Here's the scene: the UK motor industry holds an ever-so-slightly triumphalist photocall of British-made cars at the Eiffel Tower on the eve of the Paris motor show. The keynote speech is to be delivered by the UK's new under secretary for international trade, Mark Garnier.
The pictures are taken, the car industry's great and good foregather for speeches and canapés in a function room on the mighty tower's premier étage. A couple of the speeches from industry chiefs are familiarly themed: Brexit is the big concern.
We must be able to import technical talent, we need inward investment and above all, we must continue to be in the single market. Anything else will be a disaster. Everyone wonders what the minister will say. He rises - and to the surprise of almost everyone present, he starts talking about Autocar.
Few in the room are aware, so there is a surprised buzz when he lets it be known that his father, Peter, worked at Autocar (née The Autocar) for 25 years. He joined in 1950, was sports editor from 1955, and became editor from 1968 to 1975.
For a minute the minister charms the audience and beguilingly establishes his credentials with stories of being collected from school by his dad in a Ford GT40, and recalls his father's close friendship Graham Hill, with whose children he sometimes played as a child. Then we're into business talk in earnest.
First, Mark Garnier volunteers a few killer facts to show he knows what a vibrant industry he's dealing with. The car industry is responsible for 12% of all UK exports, he acknowledges, selling a remarkable 80% of what it makes abroad. It is also number one for foreign investment. Nine of the 11 Formula 1 teams choose to be based in the UK, and we all know why.
"We really, really understand how important this is," he tells his rapt audience, and insists that the Government also understands the leave vote was not what the sector asked for. "We know you need zero-tariff access," he tells them. "We know you need to be able to hire engineers from other parts of the EU."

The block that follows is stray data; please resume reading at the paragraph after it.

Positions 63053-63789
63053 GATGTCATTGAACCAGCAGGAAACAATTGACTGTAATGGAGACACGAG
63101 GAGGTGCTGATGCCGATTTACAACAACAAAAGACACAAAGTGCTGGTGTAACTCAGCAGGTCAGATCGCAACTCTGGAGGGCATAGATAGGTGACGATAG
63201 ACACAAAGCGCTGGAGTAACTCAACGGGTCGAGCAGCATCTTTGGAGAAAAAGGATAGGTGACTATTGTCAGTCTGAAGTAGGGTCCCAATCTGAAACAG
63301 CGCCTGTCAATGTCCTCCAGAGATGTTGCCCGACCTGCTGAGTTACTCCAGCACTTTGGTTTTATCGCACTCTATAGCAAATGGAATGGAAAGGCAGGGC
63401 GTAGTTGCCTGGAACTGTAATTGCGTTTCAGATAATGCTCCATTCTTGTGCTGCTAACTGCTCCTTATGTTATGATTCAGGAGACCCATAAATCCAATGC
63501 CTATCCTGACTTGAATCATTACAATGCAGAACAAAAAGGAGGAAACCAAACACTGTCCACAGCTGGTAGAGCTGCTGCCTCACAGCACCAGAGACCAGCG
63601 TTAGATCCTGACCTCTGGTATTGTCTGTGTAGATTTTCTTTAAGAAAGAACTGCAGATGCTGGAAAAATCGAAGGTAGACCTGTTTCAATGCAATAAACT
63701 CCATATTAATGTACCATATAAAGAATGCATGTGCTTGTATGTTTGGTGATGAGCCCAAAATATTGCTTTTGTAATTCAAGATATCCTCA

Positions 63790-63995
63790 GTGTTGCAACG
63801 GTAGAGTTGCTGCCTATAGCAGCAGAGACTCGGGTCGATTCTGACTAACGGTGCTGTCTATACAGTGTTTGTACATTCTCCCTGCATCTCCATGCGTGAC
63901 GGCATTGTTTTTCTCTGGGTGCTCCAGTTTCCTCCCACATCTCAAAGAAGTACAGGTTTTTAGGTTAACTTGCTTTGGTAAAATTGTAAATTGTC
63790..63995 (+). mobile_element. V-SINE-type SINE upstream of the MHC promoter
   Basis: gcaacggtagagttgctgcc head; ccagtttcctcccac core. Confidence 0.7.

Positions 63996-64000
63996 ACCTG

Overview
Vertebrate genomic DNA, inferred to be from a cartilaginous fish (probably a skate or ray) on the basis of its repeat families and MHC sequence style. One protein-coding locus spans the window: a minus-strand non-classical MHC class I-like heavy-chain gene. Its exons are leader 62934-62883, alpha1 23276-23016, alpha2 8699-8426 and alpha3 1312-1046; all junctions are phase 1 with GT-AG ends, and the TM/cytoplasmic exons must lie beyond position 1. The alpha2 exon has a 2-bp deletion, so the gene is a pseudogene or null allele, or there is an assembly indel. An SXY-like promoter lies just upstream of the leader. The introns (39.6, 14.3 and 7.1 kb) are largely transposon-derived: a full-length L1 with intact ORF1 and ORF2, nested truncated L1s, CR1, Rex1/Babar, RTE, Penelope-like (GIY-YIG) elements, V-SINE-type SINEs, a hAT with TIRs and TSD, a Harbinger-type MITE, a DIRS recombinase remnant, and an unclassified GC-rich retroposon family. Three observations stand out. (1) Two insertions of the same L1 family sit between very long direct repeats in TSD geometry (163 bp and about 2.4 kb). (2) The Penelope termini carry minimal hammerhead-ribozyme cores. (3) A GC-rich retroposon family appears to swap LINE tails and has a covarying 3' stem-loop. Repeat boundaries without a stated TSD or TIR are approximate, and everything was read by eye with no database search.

Plans and promises of action are few, for the plausible reason that one does not reveal a negotiation before it's necessary. However, there are solid-sounding assurances that Great Britain "will carry on being great" despite it starting a new kind of trading relationship with its neighbours.
Later, away from the hubbub, the minister confides that as a 'remainer' he is very concerned about the effects of Brexit and that there is hard bargaining ahead. "We have to work out a mechanism for having some sort of seat at the table," he says. "But the other side hasn't shown its hand yet. We'll put a lot of time into working out what's in it for them before the talking starts."
It's about as far as he can go. Before our chat ends we touch on his previous career in classic Formula Ford racing, and how, if he had time, he'd like to build up to trying a friend's Lola T70, an exceptionally quick and valuable car. It's clear that, despite a lack of time, Mark Garnier carries the fire of the car-lover his belly.
It will all be very difficult, Mark Garnier asserts, but as much as we need access to their market, they will need access to ours. There will be tough times ahead, but Garnier surprises the sceptic in me by radiating both leadership qualities and optimism. I had been expecting to doubt him.
No victory is guaranteed, Garnier asserts, but this is the big one, and no effort will be spared.